LIKE GILES Milton's Nathaniel's Nutmeg, which was really a popular history of the spice trade, Big Chief Elizabeth is really a popular history of the early attempts to plant an English colony on the mainland of what is now the United States. If his titles indicate Milton's distance from academic writing, the character of the prose is unequivocal. These books are rattling good reads. There is just something about adventure on the high seas that brings out the Boy's Own in this writer, and this reader.
Yet Milton has taken as his raw material the same unpromising documents that any academic historian would begin with: the journals of captains, merchants and mercenaries, dry state papers, geographical prospectuses and scientific treatises. Out of it he has woven a tale of high adventure and low farce, court intrigue and royal romance, maritime misadventure and the chaotic exercise in survivialism that constituted transatlantic colonisation.
Court intrigue and romance are both provided by Queen Elizabeth and Walter Raleigh. Trading sonnets for sinecures, Raleigh amassed a fortune and spent a good chunk planning the creation of an American colony. Around him he gathered an eclectic slice of Elizabethan England. The grizzled Ralph Lane, who learnt colonising in Ireland, would be the first Governor of the Colony of Virginia - a man never happier than when reduced to his last maggot-infested biscuit. Richard Grenville would command the first two fleets that carried colonists westward in the mid-1580s, but was diverted by the lure of Spanish treasure. He would die leading a single ship against a Spanish fleet of 53.
Thomas Harriot was the mad scientist. Mathematician, geographer and linguist, Harriot was Raleigh's in-house Renaissance man. In addition to compiling enormous amounts of information and misinformation about the Americas, he learned, translated and transcribed the complex Native American language, Algonkian. That he was able to rested on the capture of two Indians on the first Raleigh-backed mission to Virginia. The book's sensitive, artistic type is John White. An accomplished watercolourist, he exchanged his paint- box for the governership of Virginia, but lost his daughter and his pride in a disastrous second expedition that left a hundred colonists abandoned.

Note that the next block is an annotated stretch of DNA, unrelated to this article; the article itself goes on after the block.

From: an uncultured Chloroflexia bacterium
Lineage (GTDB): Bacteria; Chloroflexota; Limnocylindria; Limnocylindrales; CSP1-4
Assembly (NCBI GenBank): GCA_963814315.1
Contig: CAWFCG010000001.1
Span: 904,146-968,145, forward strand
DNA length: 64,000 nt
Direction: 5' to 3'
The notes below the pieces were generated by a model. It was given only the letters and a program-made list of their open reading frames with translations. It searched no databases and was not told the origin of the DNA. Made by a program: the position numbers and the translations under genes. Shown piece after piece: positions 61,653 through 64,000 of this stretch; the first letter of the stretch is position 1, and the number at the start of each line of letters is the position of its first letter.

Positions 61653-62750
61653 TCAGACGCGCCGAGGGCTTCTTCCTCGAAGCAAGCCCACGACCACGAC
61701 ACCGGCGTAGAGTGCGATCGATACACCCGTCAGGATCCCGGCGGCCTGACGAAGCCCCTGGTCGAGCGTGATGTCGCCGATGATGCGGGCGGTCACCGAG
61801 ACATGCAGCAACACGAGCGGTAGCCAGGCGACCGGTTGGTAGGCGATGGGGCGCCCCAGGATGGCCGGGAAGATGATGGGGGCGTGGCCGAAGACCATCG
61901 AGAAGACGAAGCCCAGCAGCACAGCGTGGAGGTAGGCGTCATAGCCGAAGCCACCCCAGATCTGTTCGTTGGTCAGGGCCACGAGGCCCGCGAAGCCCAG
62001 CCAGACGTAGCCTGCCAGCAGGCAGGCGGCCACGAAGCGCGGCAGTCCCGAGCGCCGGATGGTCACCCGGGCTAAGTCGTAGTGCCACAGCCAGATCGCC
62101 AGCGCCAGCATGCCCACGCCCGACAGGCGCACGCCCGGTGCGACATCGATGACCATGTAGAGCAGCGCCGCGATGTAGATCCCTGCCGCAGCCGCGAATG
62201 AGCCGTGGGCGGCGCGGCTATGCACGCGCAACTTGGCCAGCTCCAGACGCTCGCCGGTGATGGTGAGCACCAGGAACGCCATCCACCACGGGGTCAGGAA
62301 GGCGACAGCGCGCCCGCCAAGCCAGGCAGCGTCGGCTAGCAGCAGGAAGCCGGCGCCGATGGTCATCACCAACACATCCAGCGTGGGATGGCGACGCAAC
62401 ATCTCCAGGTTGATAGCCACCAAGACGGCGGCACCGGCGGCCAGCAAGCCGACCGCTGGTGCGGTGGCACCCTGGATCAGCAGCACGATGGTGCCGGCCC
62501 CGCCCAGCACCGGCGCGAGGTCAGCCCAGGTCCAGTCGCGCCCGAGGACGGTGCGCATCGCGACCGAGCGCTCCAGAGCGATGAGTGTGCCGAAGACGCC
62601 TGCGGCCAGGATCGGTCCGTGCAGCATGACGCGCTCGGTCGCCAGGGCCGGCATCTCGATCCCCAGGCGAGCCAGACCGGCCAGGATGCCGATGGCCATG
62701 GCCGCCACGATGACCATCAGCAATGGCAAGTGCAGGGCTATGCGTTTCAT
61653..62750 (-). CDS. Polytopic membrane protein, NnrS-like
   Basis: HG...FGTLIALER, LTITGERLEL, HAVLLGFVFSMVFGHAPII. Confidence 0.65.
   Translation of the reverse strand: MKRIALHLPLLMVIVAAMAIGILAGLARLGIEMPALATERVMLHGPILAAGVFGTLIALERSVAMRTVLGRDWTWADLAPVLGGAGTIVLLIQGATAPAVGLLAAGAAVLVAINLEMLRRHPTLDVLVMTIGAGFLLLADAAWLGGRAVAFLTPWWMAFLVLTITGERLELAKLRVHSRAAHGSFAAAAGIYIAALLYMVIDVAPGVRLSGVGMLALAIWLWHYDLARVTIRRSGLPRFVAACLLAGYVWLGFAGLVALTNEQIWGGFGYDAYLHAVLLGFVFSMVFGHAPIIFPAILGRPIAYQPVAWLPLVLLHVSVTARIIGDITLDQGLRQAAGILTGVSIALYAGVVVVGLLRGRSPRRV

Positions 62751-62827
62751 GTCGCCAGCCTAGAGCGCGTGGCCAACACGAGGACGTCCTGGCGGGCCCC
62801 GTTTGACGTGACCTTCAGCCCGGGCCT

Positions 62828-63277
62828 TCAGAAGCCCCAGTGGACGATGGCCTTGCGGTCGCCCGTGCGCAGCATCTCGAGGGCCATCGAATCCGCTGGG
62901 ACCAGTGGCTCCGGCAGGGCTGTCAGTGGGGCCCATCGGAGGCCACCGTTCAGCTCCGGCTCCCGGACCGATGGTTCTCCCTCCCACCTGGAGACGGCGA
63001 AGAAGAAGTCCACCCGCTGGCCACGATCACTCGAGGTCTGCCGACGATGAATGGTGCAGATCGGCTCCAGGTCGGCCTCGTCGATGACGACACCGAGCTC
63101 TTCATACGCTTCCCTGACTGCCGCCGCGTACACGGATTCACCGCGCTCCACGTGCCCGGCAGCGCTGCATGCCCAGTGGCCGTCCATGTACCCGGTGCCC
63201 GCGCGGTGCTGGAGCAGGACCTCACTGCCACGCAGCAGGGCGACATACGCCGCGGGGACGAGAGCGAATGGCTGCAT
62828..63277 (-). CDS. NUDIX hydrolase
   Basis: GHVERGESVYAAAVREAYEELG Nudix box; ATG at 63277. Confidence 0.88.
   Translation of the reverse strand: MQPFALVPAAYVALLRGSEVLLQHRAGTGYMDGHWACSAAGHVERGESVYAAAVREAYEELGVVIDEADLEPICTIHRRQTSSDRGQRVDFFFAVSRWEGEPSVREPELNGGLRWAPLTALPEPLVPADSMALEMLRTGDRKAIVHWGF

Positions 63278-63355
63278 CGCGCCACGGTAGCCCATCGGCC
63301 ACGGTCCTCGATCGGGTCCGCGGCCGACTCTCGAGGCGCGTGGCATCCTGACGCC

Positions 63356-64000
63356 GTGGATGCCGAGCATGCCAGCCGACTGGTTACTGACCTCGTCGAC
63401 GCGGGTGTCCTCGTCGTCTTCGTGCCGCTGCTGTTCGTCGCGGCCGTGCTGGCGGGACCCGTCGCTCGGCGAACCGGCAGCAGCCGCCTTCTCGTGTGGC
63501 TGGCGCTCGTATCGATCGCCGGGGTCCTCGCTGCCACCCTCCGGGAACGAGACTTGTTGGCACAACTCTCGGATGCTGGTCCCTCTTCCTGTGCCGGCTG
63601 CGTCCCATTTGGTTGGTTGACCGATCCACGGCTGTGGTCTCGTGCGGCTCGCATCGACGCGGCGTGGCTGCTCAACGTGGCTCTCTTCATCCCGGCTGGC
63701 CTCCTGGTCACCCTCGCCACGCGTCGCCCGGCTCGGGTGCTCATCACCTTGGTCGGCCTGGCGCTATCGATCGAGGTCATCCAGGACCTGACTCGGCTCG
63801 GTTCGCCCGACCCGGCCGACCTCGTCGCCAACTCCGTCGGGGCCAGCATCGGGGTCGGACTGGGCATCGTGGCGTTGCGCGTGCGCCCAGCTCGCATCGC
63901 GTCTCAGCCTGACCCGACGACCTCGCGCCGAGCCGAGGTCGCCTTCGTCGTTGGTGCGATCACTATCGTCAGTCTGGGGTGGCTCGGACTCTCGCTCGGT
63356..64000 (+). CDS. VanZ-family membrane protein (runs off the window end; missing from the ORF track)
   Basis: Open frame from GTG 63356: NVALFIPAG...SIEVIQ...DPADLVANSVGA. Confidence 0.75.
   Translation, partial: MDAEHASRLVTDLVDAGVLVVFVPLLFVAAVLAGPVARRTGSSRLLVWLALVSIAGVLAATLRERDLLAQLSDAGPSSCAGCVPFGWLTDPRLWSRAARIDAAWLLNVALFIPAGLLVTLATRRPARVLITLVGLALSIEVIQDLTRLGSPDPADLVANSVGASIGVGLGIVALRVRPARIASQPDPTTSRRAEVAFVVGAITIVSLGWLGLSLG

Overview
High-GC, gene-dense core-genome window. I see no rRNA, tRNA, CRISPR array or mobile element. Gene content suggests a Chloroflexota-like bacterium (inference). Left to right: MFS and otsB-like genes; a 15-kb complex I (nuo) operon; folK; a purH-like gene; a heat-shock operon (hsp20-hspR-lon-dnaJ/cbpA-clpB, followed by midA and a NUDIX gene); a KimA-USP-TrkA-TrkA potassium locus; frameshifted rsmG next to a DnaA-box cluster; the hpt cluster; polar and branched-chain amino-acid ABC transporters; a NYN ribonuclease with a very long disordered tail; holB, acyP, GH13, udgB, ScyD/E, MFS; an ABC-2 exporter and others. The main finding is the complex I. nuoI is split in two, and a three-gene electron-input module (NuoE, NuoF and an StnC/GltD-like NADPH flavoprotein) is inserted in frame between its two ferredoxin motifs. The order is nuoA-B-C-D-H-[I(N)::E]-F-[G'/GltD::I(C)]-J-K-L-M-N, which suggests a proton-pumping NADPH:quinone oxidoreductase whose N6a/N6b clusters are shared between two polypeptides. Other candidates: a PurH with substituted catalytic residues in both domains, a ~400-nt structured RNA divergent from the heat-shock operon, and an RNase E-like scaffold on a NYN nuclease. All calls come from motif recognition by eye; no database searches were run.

The account of these failed attempts to establish a permanent colony on the island of Roanoke, off the Carolina coastline, takes up most of Big Chief Elizabeth. It offers both humour and enlightenment on just how difficult it is to colonise populated territory 3000 miles from base with pre-industrial technology. Tiny, slow and insanitary ships had only the most primitive navigational techniques; food preservation technologies only worked by making the food almost inedible. …